Motorola sells Symbian stake to Nokia, Psion
Still a licensee
Update Motorola may have launched its first Symbian handset yesterday, but its interest in the smartphone operating system company has clearly waned. Today, Nokia and Psion said they had begun the process of transferring Motorola's stake in Symbian to themselves.
Symbian is a privately held company, owned by Psion, its co-founder with Ericsson, Nokia and Motorola. Since then Samsung, Matsushita-Pioneer and Siemens have come on board as investors.
As we pointed out recently, back in March Symbian said 21 devices were in development from ten licensees. Last week, the number of licensees with products in the pipeline had fallen to nine.
Motorola remains a Symbian licensee, and today reiterated that it will continue to support the OS. But the implication is that it will only do so if specific customers require it - something less than the wholehearted endorsement of the OS that it has offered in the past. Indeed, it now believes Java is the future, and while Symbian provides a host for Java apps, so do other smartphone operating systems.
"We believe Java is what ultimately provides our customers worldwide with the most optimised and differentiated mobile experiences," said Scott Durchslag, corporate VP of Motorola's Personal Communications Sector, in a statement.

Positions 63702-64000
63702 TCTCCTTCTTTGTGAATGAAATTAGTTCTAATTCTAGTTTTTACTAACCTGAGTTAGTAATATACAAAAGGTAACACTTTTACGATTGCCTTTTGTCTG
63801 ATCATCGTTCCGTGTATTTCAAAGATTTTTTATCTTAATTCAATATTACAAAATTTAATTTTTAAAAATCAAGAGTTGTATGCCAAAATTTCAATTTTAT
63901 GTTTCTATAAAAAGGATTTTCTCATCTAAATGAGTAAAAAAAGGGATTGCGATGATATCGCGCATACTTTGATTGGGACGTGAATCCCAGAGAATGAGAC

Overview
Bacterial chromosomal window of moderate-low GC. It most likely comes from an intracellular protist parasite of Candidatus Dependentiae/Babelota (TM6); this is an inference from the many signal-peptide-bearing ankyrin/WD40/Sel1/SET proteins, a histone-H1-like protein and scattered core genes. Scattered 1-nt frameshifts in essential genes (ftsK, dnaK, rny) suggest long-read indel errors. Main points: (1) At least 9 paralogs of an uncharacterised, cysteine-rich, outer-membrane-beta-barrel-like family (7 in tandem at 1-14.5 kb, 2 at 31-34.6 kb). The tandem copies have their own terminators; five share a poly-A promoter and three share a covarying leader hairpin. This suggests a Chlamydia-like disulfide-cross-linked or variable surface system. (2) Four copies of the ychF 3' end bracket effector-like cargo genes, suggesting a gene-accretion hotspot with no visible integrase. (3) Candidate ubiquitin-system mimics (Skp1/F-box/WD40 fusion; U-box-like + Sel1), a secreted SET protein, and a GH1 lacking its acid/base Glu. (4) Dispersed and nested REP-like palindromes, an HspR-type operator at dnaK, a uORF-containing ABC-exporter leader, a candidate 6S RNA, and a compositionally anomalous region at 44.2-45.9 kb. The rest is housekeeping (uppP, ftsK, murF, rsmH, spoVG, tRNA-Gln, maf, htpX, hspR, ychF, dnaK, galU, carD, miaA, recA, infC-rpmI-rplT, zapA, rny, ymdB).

Hence the shift away from Symbian and the reduction in its shareholding. When the transfer is complete, Nokia will have grown its stake from 19 per cent to 32.2 per cent, while Psion's shareholding will rise from 25.3 per cent to 31.1 per cent. Nokia clearly gets the bulk of Motorola's 19 per cent shareholding.
That leaves Ericsson with 19 per cent of Symbian, Matsushita with 7.9 per cent, Samsung on five per cent and Siemens with just 4.8 per cent.
The scale to the transaction - which remains undisclosed, but should turn up on Motorola's books in due course - values Symbian as a whole at £300 million ($473 million), the company said.
This reference to valuation, plus Symbian's decision to start regularly announcing financial results, makes us wonder if the business is looking to float. Certainly, as a privately held company, it's under no obligation to offer such information to the public, so the fact it's doing so has to be regarded as a tactical move, if only to ensure it gains mindshare in the analyst community against its main rival, the publicly traded Microsoft.
The transfer is by no means a done deal - other Symbian shareholders have the right to have a say in the matter, and the German Federal Cartel Office will have to give its blessing - but the three key parties are expecting nothing to impede the transaction progress, which they hope will be complete "within the coming weeks". ®
Sponsored: Benefits from the lessons learned in HPC